Text and images: Sameer
It was cold as St Andrews Day winds. From inside the plane the cops on the tarmac appeared pink-nosed. They had condensed necks. The paramilitary men, who quickly take positions along the aircraft as soon as it taxies, shriveled. The outside temperature was barely 6 degrees centigrade, which without any heating systems in Kashmir – barring Hamams that the well-heeled have -- is darn cold. As I deplaned, a light icy feeling of abandonment crossed me. There is always something bittersweet about home coming.
As a rule night comes early to Kashmir. I woke up to a nippy Eid morning. It gladdened me that Geelani was in town, and he, like me, had chosen home [read Sopore] for Eid. I mostly get to read his reactionary stuff in the online variants of Srinagar-based English dailies. Nothing beats the thrill of listening to him in person – all shrill and sound and fury. I know most of what he is says sounds dated and obsolete now but I love the finality with which he says it. Mirwaiz doesn’t even come close. Omar will take a lifetime to get there.
Our political leadership [separatist/mainstream], much on the lines of the Pakistani ruling class – and so unlike Indian politicians – are extremely well turned out. They dress smartly, like film stars. Geelani wears long chesterfield overcoats, paired with chequered mufflers, usually contrasted and a nice felt cap. His beard is nicely clipped and grey. Mirwaiz has a stunning collection of designer Pathani dresses and rug caps. Trendy eye-glasses often compliment his jaw line beard. Yasin, our homemade socialist, has a weakness for dark Kurta-pajamas. Embroidered shawls usually drape his frail frame. Not to be left behind most adjuncts and second rung leadership follows the fashion quotient.
And November welded into December and newspapers were suddenly replete with ads and stories in the run up to Sheikh Muhammad Abdullah’s birth anniversary. The Sheikh’s grandson – cover boy for December in the men’s fashion mag GQ – had promised government jobs and other fringe benefits to the natives on the occasion and everyone was eagerly expectant. In Srinagar, the old patriarch Sheikh smiled to his people from the life-size billboards patched across the city. Nearly three decades after his death, nothing much has changed.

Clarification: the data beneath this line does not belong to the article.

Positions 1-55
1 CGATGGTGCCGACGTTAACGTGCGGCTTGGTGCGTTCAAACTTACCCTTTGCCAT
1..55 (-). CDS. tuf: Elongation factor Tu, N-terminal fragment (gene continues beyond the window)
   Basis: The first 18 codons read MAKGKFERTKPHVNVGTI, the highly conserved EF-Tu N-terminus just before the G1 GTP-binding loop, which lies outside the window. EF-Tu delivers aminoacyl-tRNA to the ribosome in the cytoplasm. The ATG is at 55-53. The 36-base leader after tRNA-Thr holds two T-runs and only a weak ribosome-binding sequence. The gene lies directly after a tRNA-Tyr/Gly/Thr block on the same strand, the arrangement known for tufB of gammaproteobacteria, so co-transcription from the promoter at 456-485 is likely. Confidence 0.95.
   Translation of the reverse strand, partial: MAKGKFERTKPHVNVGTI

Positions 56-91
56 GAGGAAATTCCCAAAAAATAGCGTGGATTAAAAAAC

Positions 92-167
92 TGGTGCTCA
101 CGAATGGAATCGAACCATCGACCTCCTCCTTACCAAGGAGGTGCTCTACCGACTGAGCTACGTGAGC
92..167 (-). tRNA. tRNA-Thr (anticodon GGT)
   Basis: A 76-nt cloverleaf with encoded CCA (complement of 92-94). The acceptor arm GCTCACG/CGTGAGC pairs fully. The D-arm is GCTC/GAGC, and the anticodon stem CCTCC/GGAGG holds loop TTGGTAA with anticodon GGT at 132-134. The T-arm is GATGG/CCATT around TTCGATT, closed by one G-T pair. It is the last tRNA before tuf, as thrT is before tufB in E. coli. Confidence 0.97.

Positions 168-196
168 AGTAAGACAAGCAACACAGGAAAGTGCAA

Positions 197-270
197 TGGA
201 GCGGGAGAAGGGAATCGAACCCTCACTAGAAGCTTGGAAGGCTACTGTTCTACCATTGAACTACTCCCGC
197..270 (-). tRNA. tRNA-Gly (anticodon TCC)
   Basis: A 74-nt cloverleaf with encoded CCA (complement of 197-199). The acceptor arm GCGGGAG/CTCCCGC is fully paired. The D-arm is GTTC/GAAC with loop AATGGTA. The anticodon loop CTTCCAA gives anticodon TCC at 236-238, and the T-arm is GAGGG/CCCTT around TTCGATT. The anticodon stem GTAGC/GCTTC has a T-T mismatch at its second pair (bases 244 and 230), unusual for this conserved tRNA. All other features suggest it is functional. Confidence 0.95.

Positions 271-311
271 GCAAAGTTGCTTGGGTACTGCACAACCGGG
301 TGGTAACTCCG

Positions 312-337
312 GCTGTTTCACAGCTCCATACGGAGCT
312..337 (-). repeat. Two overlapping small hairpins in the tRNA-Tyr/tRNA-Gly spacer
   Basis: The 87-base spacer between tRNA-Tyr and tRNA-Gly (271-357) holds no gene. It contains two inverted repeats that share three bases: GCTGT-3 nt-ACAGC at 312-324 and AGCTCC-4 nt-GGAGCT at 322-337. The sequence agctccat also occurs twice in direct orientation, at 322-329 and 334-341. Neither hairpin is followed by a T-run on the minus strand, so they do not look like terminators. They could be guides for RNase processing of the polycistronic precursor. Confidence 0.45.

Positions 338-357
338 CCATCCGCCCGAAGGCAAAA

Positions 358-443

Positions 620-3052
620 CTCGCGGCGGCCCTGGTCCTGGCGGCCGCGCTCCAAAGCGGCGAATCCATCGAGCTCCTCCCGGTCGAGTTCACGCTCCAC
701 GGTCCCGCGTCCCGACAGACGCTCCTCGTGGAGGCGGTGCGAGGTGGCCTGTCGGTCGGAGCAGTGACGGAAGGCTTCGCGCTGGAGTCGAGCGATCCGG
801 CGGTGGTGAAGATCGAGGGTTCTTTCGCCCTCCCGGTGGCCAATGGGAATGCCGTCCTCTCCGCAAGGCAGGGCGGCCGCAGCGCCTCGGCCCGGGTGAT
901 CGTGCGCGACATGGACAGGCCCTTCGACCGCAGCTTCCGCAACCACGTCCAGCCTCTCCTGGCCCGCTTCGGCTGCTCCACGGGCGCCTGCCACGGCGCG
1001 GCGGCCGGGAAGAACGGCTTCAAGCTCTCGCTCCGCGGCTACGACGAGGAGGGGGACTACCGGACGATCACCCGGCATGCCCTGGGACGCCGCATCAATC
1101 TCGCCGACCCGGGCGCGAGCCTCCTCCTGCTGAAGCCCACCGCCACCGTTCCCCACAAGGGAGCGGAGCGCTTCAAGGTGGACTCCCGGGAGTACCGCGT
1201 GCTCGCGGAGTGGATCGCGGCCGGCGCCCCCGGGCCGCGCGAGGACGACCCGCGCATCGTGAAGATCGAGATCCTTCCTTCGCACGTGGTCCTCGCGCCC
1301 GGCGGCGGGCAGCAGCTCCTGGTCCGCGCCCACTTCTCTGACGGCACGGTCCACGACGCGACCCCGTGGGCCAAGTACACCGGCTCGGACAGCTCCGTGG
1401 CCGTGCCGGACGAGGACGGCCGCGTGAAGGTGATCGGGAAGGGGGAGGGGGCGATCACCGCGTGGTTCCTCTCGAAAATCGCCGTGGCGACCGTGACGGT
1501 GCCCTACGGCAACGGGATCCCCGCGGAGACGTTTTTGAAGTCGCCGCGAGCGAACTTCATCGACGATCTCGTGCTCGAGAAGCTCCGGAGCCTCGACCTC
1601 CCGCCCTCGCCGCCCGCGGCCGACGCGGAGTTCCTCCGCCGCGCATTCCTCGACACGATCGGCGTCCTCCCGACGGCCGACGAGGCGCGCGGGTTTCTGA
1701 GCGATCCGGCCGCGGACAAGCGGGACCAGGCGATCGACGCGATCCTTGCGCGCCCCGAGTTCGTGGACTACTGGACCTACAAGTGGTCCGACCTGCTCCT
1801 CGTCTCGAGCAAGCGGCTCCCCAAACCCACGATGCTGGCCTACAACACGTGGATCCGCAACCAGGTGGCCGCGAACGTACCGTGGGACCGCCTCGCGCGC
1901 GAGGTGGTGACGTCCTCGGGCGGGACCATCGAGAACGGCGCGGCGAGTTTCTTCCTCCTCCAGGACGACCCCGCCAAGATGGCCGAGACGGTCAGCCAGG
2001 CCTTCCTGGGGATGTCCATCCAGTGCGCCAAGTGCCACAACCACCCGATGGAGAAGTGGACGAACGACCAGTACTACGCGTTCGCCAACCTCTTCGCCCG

[The patriarch laughs]
The night before Omar was to make the grand announcement, flanked by his party confreres [their highnesses, the ubiquitous duo Ali Sagar and Nasir Sogami], someone decided to attack a very fine gentleman, one who always wears a Pheran. Fazal Haq Quereshi, the original rebel and Al-Fatah founder in Kashmir [who made ‘underground’ a household term in the 1960’s] was hit/shot at/clubbed. I was sitting with a bunch of journalists amidst coffee and smoke when texts started to pour in. Suddenly everyone was animated. It was news-night.
On a balmy, cold morning NC workers were chart-wheeled to the tomb of Sheikh Abdullah at Hazratbal. The place looked like a Communist International, with the distinctly red NC flags strung on everything from iron grilling to lamp posts. There was much jostling. In other part of the city – Rajouri Kadal – protestors gathered outside the Mirwaiz manzil [old home of the Mirwaiz] to burn, yes you guessed it right, old bus tyres. Only God knows how many tyres have we burnt in the last two decades? Imagine the CO2 emission. In an era of intense global warming debate.
[Gangs assemble for Kani-jung]
I had Harisa with pals – at a stone's throw from the stone throwers. The intrepid Harisa-seller had very cleverly downed the greasy shutters and we had to literally slither into the mutton-fume-filled shop for a bite. Harisa is like Marijuana. The spices in the meat porridge come together [It tastes heaven] and explode in your head. You feel giddily replete. People speculate who shot Fazal Sahib. There are claps by the Dal bank, near the Sheikh’s concertina insulated mausoleum. Old city is sore. The contrasts stay. Have stayed forever.
[Concertina to protect the Sheikh's last abode]
[The dope den: Harisa shop]
Friends had invited Terra Naomi, an Alternative and rock star to perform in Srinagar. I sat through some of the ideation process. ‘Let’s print car bumper stickers, I opined’. She was to sing to draw the attention of world leaders towards the fast melting glaciers of Kashmir, a source of water to most of the sub-continent. Newspapers [Urdu as well as English] continued to call her YouTube sensation, irking me a great deal. An old man, with Chinese ear-muffs, clearly confused, was heard asking a passerby:
Ye Kahaz Gov you toop. [What’s you tube?]
He thought the government is asking people to switch over to tube-lights.
You killed the joke, tube light.